Efrat Yerday, an Ethiopian-Israeli and one of the leaders of the Ethiopian struggle against racism in Israel, wondered about the relevance of racism in the United States to Israel. “I ask myself whether Coates’ experience is the same as mine, whether a black woman in America shares my experience,” she said. “What Coates proposes is that we cannot keep searching for the ‘ultimate black.’ After all, who is the ultimate black? Is it the Palestinian from Jaffa? The Ethiopian from Kiryat Moshe? The Mizrahi woman? The asylum seeker? Coates says we need to break out of these categories and speak about whiteness as a human invention that serves the people who view themselves as white.”
Like his critics, Yerday also challenged Coates for his undisguised pessimism vis-à-vis the future of his country: “I wonder whether in Israel we can, as oppressed groups, say that pessimism is here to stay. I don’t think we can allow that for ourselves. We need hope, and the fact that we are at a theater in Jaffa, and on stage we have people in different shades of black and brown, gives me hope.”
At the end of the evening spoke Reuven Abergel, a veteran social justice activist and one of the founders of the Israeli Black Panthers, a group of Mizrahim who in the 1970s challenged Israel’s discriminatory policies against Jews from Arab and Muslim countries with mass demonstrations. Abergel, having recently lost much of his eyesight, had to have the book read to him. “This book is actually my story,” he told the crowd. “At the age of nine, I was already in jail in the state of the Jews. What could a nine year old have done to merit prison? When you grow up such a reality, you do not ask questions — the only question you ask is ‘how do I survive this moment?’”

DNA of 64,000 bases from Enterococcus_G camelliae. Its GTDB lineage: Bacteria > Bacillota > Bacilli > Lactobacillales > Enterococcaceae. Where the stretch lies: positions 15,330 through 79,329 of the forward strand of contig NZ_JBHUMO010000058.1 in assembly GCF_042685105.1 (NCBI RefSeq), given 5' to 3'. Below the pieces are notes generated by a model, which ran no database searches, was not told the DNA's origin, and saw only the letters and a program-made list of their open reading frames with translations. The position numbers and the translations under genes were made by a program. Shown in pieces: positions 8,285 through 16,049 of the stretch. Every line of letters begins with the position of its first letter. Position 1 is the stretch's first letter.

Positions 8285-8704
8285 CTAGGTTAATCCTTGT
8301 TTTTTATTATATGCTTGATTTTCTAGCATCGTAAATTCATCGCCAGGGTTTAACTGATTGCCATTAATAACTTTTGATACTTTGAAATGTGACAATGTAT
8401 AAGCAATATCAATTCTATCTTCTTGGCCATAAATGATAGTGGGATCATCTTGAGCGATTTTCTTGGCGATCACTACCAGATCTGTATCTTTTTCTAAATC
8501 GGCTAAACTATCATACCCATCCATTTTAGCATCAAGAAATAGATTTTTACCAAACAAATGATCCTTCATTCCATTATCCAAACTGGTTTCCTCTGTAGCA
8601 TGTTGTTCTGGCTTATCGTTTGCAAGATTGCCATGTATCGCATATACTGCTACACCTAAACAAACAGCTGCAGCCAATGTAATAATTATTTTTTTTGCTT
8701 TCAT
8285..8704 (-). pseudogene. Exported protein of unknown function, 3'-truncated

“When I formed the Black Panthers with my friends,” he continued, “it was the first time I ever felt a kind of freedom — to say whatever I wanted, to stand strong in the face of the state and the police. But the first form of oppression we faced was from our parents and from our community, who cooperated with the regime. The first time I was beaten at a protest was by black cops. They were police officers who grew up with me in the neighborhood, whom I knew back in Morocco. They were crying as they [beat us], but that was their livelihood. I also cried, because I wanted to tell a story. Reading this book, I understand that there are other groups in the world who are telling my story.”
At the start of the evening, Elmakias told the crowd she hopes the book will serve those who need it most. “This book is another tool for us to use when we talk about the change we want to see in this place, in the violence we experience on a daily basis. So that each of us can say: ‘this is another weapon I have at my disposal.’”
Speaking a few days after the launch, she softened her approach. “It might sound silly, but I want people who are currently engaging in struggle to read this. It is incredible to see these books being sold in central Tel Aviv, but I want it to be sold in Jaffa, in Ramle, in Jisr a-Zarqa — anywhere one can find a bookshelf. I want some teenager to steal it from the library because he feels just how important this book is for him. That’s my dream.”